Kett’s rebellion was a revolt in Norfolk during the reign of Edward VI, in the 16th century. The common people were incensed by landlords who enclosed land and deprived them of their traditional farming and grazing rights.
Kett was a yeoman, a servant of the local lord, who instead of resisting the attempts by the peasants to tear down fences, joined them and headed up their rebellion. Kett was captured, held in the Tower of London, tried for treason, and hanged from the walls of Norwich Castle on 7 December 1549.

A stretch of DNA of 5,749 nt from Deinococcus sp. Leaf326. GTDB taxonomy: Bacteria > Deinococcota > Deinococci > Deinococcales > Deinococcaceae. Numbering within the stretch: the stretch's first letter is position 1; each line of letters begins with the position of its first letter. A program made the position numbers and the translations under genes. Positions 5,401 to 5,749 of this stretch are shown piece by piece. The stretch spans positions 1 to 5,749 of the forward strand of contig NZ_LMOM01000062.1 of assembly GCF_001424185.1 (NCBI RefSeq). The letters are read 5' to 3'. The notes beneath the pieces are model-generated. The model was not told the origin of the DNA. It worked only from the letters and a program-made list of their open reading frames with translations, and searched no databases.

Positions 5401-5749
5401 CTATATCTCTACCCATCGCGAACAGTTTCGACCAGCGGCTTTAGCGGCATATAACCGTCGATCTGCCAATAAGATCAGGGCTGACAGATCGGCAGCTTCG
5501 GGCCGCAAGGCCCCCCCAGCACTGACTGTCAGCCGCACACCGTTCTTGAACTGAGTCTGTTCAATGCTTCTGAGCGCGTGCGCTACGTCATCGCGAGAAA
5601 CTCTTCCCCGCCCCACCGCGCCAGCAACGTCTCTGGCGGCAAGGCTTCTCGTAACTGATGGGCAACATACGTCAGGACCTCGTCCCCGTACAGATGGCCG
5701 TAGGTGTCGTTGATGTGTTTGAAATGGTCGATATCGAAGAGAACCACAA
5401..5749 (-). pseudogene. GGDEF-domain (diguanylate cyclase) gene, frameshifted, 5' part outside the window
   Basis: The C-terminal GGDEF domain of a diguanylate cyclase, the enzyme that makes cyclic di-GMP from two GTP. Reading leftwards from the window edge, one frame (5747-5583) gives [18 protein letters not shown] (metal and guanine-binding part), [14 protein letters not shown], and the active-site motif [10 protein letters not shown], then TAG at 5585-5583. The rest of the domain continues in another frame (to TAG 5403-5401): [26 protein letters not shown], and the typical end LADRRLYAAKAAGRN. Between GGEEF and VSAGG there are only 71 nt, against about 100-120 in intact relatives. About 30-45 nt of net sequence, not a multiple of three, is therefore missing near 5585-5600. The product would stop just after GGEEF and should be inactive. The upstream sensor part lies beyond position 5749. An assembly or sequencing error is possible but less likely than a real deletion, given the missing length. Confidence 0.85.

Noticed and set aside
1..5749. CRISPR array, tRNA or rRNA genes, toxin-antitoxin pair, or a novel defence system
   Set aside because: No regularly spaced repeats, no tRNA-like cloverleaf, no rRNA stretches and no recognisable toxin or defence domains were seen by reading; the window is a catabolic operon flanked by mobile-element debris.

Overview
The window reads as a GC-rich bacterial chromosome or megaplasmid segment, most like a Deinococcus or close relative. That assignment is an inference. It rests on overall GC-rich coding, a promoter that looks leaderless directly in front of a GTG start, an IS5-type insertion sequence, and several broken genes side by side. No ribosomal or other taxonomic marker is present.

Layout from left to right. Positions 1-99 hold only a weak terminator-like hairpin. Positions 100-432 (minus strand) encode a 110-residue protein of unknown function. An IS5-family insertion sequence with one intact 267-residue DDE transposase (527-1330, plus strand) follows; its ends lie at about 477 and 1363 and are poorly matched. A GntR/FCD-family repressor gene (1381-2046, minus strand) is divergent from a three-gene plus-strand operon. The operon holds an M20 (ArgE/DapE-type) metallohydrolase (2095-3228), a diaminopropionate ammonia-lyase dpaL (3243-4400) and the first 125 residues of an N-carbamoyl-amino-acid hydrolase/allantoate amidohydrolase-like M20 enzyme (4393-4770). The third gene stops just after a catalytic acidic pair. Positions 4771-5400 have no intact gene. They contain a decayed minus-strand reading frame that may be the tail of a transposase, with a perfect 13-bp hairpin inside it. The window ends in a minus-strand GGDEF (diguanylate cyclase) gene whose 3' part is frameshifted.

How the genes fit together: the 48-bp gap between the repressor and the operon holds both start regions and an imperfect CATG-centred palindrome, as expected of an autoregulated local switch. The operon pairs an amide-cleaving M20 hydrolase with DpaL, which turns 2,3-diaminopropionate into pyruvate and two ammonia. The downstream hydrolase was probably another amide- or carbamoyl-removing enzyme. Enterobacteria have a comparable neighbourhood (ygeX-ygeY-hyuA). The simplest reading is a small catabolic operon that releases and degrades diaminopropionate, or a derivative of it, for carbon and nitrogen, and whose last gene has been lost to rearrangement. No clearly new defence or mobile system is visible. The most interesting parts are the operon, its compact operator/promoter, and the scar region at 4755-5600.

A plaque at Norwich Castle calls him “a notable and courageous leader in the long struggle of the common people of England to escape from a servile life into the freedom of just conditions.”